[4]           Translators’ note: the name “‘中华老字号’工作委员会” is translated here as the “‘China Time-Honored Brand’ Work Committee”. Previously named “‘中华老字号’研究分会” (“‘China Time-Honored Brand’ Research Subcommittee”), the Committee is a social organization that was founded in 2003 by the China General Chamber of Commerce as a social organization to promote the continuation of old enterprise culture, to unite and protect the interests of old and famous enterprises, and to enhance exchange and collaboration among old enterprises. For more information, see, e.g., http://www.cgcc.org.cn/news.php?id=43415 and http://www.21jrr.com/news/zhxw/2015/0718/99168.html.

[5]           Translators’ note: the term “著名商标” is translated here as “famous trademark”. In China, there are three types of trademarks, namely, “驰名商标” (“well-known trademarks”), “著名商标” (“famous trademarks”), and “知名商标” (“known trademarks”). Well-known trademarks are recognized by the Trademark Office of the State Administration for Industry and Commerce or people’s courts, whereas famous trademarks and known trademarks are recognized by administration departments of industry and commerce at the provincial level and local (municipal) level, respectively. Among these three types of trademarks, only well-known trademarks are covered by the Trademark Law of the People’s Republic of China.

Studies have shown that some local authorities have somewhat abused the system by recognizing famous or known trademarks too readily in order to promote the development of local companies and thereby the economic development of the localities. For more discussion of this topic, see, e.g., 吴汉东、周俊强 (WU Handong & ZHOU Junqiang), 地方商标战略及其制度完善¾以《湖北省著名商标认定与促进条例》的制定为例 (Local Trademark Strategy and Its System Perfection¾Using the Formulation of the “Regulation of Hubei Province on the Recognition and Promotion of Famous Trademarks” As An Example), 《江汉论坛》(Jianghan Tribune), Issue No. 8 (2008).

[6]           Translators’ note: the name “国家工商总局商标评审委员” is translated here as “the Trademark Review and Adjudication Board of the State Administration for Industry and Commerce” in accordance with the translation used on the board’s website, at http://www.saic.gov.cn/spw/.

[7]           Translators’ note: both “齐” (“Qi”) and “鲁” (“Lu”) were vassal states during the Spring and Autumn Period of ancient China and together they occupied the same territory as today’s Shandong. Qi played a major role in the politics of its era, whereas Lu had significant cultural influence because it was the home of Confucius. Qi absorbed the indigenous “Dongyi culture” (“东夷文化”), whereas Lu was deeply influenced by Confucius’ thoughts. Relatively speaking, Qi culture emphasizes innovation and Lu culture emphasizes respect for tradition. The two cultures gradually developed and merged together to form the Qilu culture (“齐鲁文化”). For more information about China’s plan to promote Qilu culture internationally, see WANG Qian, Plans to Take Qilu Culture to Overseas Audiences, China Daily, available at http://www.chinadaily.com.cn/cndy/2015-08/22/content_21670369.htm.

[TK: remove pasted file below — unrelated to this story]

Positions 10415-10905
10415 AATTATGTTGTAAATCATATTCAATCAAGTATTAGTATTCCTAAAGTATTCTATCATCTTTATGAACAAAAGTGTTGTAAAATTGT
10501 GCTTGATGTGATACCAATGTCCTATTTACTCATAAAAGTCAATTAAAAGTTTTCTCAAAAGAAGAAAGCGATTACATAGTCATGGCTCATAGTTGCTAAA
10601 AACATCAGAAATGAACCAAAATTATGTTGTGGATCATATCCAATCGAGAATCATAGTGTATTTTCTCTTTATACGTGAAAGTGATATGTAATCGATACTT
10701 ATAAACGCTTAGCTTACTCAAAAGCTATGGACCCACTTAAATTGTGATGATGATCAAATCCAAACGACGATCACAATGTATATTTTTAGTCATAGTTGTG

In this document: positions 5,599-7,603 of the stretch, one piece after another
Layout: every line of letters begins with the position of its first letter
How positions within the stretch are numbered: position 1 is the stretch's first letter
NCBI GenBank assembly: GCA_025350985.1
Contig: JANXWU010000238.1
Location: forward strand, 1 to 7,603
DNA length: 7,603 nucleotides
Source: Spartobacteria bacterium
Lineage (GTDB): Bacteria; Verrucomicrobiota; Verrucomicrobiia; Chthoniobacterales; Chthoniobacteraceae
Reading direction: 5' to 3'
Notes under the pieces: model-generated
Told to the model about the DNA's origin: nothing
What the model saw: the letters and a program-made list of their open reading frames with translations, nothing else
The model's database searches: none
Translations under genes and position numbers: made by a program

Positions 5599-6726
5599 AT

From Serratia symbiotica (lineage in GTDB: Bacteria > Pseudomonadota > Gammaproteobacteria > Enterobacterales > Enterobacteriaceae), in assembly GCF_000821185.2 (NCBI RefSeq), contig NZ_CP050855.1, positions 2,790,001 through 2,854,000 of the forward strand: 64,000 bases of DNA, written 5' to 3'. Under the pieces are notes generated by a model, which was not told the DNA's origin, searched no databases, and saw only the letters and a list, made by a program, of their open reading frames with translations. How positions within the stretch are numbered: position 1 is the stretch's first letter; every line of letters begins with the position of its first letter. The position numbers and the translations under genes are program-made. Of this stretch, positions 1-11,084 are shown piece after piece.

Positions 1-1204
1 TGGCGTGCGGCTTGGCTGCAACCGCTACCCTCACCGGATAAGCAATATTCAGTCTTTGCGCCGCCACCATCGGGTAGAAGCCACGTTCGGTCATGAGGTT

[8]           Translators’ note: the name “民族文化宫” is translated here as “the Cultural Palace of Nationalities” in accordance with the translation used on the organization’s website, at http://www.cpon.cn/.

[9]           Translators’ note: the name “《经济参考》” is translated here as “Economic Information” in accordance with the translation used on the newspaper’s website, at http://jjckb.xinhuanet.com/.

[10]           Translators’ note: the name “《农民日报》” is translated here as “Farmers’ Daily” in accordance with the translation used on the newspaper’s website, at http://szb.farmer.com.cn/nmrb/.

[11]           Translators’ note: the name “中华全国妇女联合会” is translated here as “the All-China Women’s Federation” in accordance with the translation used on the federation’s website, at http://www.womenofchina.cn/.

[12]           Translators’ note: the name “山东省文物局” is translated here as “the Cultural Heritage Bureau of Shandong Province”. The term “文物” is translated as “Cultural Heritage” in accordance with the term used on the website of the State Administration on Cultural Heritage (“山东省文物局”), at http://www.sach.gov.cn/.

[13]           Translators’ note: the name “文化局” is translated here as “the Bureau of Culture” in accordance with the formats used on the website of the Ministry of Culture of the People’s Republic of China (“中华人民共和国文化部”), at http://www.mcprc.gov.cn/.

[14]           Translators’ note: the original text reads “判决生效” (“the judgment comes into effect”). According to Article 155 of the Civil Procedure Law of the People’s Republic of China, judgments and rulings that have come into effect are judgments and rulings of the Supreme People’s Court as well as judgments and rulings which, according to law, may not be appealed or which have not been appealed within the prescribed time limit. See 《中华人民共和国民事诉讼法》 (Civil Procedure Law of the People’s Republic of China), passed, issued on, and effective as of Apr. 9, 1991, amended two times, most recently on Aug. 31, 2012, effective as of Jan. 1, 2013, available at http://www.gov.cn/flfg/2012-09/01/content_2214662.htm.

[15]           Translators’ note: there is no clear reference to the time limit for Lizhibang Company’s payment of the compensation.

[16]           Translators’ note: the Chinese text does not specify which court opined. Given the context, this should be the Higher People’s Court of Shandong Province.

[17]           Translators’ note: the original text reads “我国” (“my country”) and is translated throughout this Guiding Case as “China”.

[18]           Translators’ note: this provision was incorporated into the Trademark Law of the People’s Republic of China to be Article 59 of the law when the law was amended in 2013. As a result, the provision is no longer part of the Implementing Regulation on the Trademark Law of the People’s Republic of China. See 《中华人民共和国商标法实施条例》 (Implementing Regulation on the Trademark Law of the People’s Republic of China), issued by the State Council on Aug. 3, 2002, effective as of Sept. 15, 2002, amended on Apr. 29, 2014, effective as of May 1, 2014, available at http://www.gov.cn/zhengce/content/2014-04/30/content_8792.htm. See also 《中华人民共和国商标法》 (Trademark Law of the People’s Republic of China), Article 59, supra note 1.

[19]           Translators’ note: the name “商标局” is translated here as “the Trademark Office” in accordance with the translation used on the office’s website, at http://sbj.saic.gov.cn/.

[20]           Translators’ note: the Chinese text reads “国家商标局商标评审委员” (the Trademark Review and Adjudication Board of the Trademark Office of the State”). Earlier in this Guiding Case, the relevant board is named “国家工商总局商标评审委员” (“the Trademark Review and Adjudication Board of the State Administration for Industry and Commerce”).